Chapter II. 301 Report on Indian Patent System – Comprehending Apprehension or Apprehending Comprehension?

This post was first published on 18th May, 2014.

The 25th Special 301 Report of 2014 keeps India on the Priority Watch List and the USTR hopes to run an out-of-cycle review in Fall, after the New Indian Government is formed. After emphasizing on the need to balance Incentives for Innovation and Domestic issues in India, the Report puts forth the various concerns on the Patent System in India:

Patent Process

Commending the measures taken by the Indian Government, such as Digitization, Online Search & e-Filing upgrades and Initiatives to hire Examiners, the Report focuses on the need for steps to clear the backlog of patent applications through proactive measures, technical collaboration with the USPTO and so on. The Report also raises concerns with respect to opposition grounds and processes, which result in costly and time-consuming challenge proceedings that carry on for years, which can go on to shorten the effective patent term and adversely affect investments/businesses.


The Report emphasizes the need for India to endeavor to promote both cutting-edge innovation in order to address important health challenges, and a robust generic market. Speaking of the Novartis case, the Report points out that Section 3(d) sets a 2nd tier and higher threshold for patentability of chemical / pharmaceutical inventions, differentiating them from other classes of inventions. By requiring that a new form of a known substance must have enhanced efficacy, Section 3(d) excludes certain beneficial innovations such as drugs with fewer side effects, decreased toxicity, improved delivery systems, and temperature/storage stability, which requirement, according to the Report, is not beneficial for the country.

Compulsory Licensing

The Report urges that India provide greater transparency with respect to its ongoing inter-ministerial process, which process is considering over a dozen patented medicines as candidates for government-initiated Compulsory Licenses (CL), while also urging that opportunities must be given to the right holders before any decisions on such CLs were made. The Report also expresses concerns about the Bayer (Nexavar) CL decision of the IPAB with respect to the requirement of local working. Further expressing that local manufacturing was not required and that importing might be sufficient to meet the requirement of local working, the Report seeks clarity on how the requirement could be met without local manufacturing. Referring specifically to the National Manufacturing Policy of India, which mentions Compulsory Licensing as a tool for effective technology transfer in the clean energy sector, the Report expresses its concerns on India’s approach towards disseminating Green technologies.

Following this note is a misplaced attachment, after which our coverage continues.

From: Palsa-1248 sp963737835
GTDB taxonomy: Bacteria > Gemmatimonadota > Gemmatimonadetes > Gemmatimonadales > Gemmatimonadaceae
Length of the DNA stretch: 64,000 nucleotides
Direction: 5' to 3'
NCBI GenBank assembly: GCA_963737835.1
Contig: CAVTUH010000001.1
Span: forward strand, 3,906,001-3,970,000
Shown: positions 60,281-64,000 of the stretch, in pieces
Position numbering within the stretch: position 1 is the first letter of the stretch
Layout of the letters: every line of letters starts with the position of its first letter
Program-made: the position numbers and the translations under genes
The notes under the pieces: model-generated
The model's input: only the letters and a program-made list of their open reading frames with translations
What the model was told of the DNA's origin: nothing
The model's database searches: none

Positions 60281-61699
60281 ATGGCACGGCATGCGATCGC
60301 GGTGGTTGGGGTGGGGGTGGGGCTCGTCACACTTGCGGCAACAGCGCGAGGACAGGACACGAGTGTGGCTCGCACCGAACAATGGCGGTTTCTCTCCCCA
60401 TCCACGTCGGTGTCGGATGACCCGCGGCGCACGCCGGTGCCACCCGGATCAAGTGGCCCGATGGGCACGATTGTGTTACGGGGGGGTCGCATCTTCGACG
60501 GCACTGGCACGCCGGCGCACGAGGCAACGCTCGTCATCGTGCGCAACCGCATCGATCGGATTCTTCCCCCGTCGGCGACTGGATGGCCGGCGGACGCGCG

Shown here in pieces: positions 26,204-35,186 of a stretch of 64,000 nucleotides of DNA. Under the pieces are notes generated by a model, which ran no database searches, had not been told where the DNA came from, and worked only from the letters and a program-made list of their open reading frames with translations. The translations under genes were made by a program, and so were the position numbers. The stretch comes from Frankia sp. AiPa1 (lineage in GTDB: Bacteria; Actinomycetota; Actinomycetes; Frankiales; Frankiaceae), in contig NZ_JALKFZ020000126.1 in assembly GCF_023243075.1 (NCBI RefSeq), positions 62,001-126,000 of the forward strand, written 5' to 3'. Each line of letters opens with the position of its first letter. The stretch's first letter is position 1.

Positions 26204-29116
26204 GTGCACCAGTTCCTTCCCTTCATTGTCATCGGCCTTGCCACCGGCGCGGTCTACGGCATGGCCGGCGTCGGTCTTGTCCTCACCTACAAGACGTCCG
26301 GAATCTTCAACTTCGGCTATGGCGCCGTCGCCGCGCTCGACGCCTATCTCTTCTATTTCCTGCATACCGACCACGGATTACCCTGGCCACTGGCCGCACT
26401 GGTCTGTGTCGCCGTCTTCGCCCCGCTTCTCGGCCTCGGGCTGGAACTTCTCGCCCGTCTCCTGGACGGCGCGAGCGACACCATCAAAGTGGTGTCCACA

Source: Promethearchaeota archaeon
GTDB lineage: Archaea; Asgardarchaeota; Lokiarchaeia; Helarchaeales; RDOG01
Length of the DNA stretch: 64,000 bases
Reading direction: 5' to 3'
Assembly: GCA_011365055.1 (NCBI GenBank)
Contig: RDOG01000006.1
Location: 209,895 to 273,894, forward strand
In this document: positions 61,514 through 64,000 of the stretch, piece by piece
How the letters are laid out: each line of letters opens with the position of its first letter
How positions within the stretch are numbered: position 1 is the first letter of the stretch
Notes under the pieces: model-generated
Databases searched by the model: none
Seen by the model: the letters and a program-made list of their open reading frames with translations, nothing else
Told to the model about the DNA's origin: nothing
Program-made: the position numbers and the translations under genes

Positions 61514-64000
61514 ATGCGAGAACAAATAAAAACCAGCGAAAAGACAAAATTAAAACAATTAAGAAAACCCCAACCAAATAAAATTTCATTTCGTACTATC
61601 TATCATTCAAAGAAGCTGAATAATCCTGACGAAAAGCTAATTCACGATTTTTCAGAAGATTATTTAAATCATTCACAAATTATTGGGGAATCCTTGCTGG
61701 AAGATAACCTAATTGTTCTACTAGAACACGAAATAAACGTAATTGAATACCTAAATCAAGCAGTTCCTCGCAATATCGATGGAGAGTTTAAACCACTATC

The Report specifically talks about the inability of patent holders to get interim injunctions against infringers, from the Indian courts. Further, it highlights the lack of a link between patent holding and regulatory approvals. The Report also urges India to consider data exclusivity in the Pharma sector.

IP and Health Policy

In the Intellectual Property (IP) and Health Policy section, the Report states that an effective, transparent, and predictable IP system is necessary for both manufacturers of innovative medicines and generic medicines alike. Acknowledging the DOHA declaration and the US trading partners’ right to grant Compulsory Licenses in the interests of public health and access to medicine, and the impact of IP protection on prices, the Report encourages countries to consider ways to address their public health challenges while maintaining IPR systems that promote innovation.

Various developments have re-kindled the debate on Pharma patents at regular intervals and it is our wish, through numerous upcoming posts, to throw some light on the matter. Our focus, as mentioned earlier, will primarily be on two issues – Section 3(d) and Compulsory Licensing. With the objective of understanding the pith of the matter, we will delve into select submissions made to the USTR.

To begin, a post by Vinita Radhakrishnan will throw light on what Evergreening means and whether Section 3(d) actually does play a role in its prevention.


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